Cover: Invention by Design: How Engineers Get from Thought to Thing, from Harvard University PressCover: Invention by Design in PAPERBACK

Invention by Design

How Engineers Get from Thought to Thing

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Product Details

PAPERBACK

$26.00 • £20.95 • €23.50

ISBN 9780674463684

Publication Date: 09/01/1998

Trade

256 pages

6-1/8 x 9-1/4 inches

30 halftones, 60 line illustrations

World

Henry Petroski’s previous bestsellers have delighted readers with intriguing stories about the engineering marvels around us, from the lowly pencil to the soaring suspension bridge. In this book, Petroski delves deeper into the mystery of invention, to explore what everyday artifacts and sophisticated networks can reveal about the way engineers solve problems.

Engineering entails more than knowing the way things work. What do economics and ecology, aesthetics and ethics, have to do with the shape of a paper clip, the tab of a beverage can, the cabin design of a turbojet, or the course of a river? How do the idiosyncrasies of individual engineers, companies, and communities leave their mark on projects from Velcro® to fax machines to waterworks? Invention by Design offers an insider’s look at these political and cultural dimensions of design and development, production and construction.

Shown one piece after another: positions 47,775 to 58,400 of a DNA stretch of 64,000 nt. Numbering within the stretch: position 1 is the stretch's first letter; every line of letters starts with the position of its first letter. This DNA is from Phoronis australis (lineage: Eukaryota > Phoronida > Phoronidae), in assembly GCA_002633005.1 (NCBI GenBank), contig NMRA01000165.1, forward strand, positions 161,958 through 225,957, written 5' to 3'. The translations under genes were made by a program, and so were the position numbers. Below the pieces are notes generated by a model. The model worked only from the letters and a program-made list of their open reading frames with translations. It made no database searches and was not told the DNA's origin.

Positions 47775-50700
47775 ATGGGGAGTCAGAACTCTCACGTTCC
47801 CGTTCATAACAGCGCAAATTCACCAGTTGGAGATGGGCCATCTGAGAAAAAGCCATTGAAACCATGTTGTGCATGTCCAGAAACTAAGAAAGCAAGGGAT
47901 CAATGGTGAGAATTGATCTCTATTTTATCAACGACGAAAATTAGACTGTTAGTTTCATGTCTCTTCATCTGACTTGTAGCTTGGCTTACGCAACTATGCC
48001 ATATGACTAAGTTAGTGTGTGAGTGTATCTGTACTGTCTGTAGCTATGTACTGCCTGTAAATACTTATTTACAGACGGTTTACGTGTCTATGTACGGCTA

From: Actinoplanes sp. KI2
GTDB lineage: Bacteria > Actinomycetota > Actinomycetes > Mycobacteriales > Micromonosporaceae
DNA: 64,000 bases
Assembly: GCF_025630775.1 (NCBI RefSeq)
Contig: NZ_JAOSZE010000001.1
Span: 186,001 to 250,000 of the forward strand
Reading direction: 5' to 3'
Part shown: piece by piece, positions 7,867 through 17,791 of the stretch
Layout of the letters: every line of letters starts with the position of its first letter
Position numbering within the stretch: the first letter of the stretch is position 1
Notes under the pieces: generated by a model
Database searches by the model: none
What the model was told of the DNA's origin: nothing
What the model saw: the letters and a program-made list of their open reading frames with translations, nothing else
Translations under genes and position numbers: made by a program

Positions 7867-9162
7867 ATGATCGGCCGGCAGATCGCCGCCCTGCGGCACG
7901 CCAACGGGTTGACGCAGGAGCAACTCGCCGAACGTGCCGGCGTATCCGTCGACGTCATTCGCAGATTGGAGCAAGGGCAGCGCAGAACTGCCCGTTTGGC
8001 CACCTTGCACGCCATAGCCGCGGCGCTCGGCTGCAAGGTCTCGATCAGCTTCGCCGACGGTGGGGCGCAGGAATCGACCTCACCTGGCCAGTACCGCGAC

Readers unfamiliar with engineering will find Petroski’s enthusiasm contagious, whether the topic is the genesis of the Ziploc® baggie or the averted collapse of Manhattan’s sleekest skyscraper. And those who inhabit the world of engineering will discover insights to challenge their customary perspective, whether their work involves failure analysis, systems design, or public relations. Written with the flair that readers have come to expect from his books, Invention by Design reaffirms Petroski as the master explicator of the principles and processes that turn thoughts into the many things that define our made world.

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Jacket: The Condemnation of Blackness: Race, Crime, and the Making of Modern Urban America, by Khalil Gibran Muhammad, from Harvard University Press

“Predictive Policing” and Racial Profiling

While technology used in policing has improved, it hasn’t progressed, says Khalil Gibran Muhammad, if racial biases are built into those new technologies. This excerpt from his book, The Condemnation of Blackness: Race, Crime, and the Making of Modern Urban America, shows that for the reform called for by the current protests against systemic racism and racially-biased policing to be fulfilled, the police—especially those at the top—will need to change their pre-programmed views on race and the way they see the Black citizens they are supposed to “serve and protect.”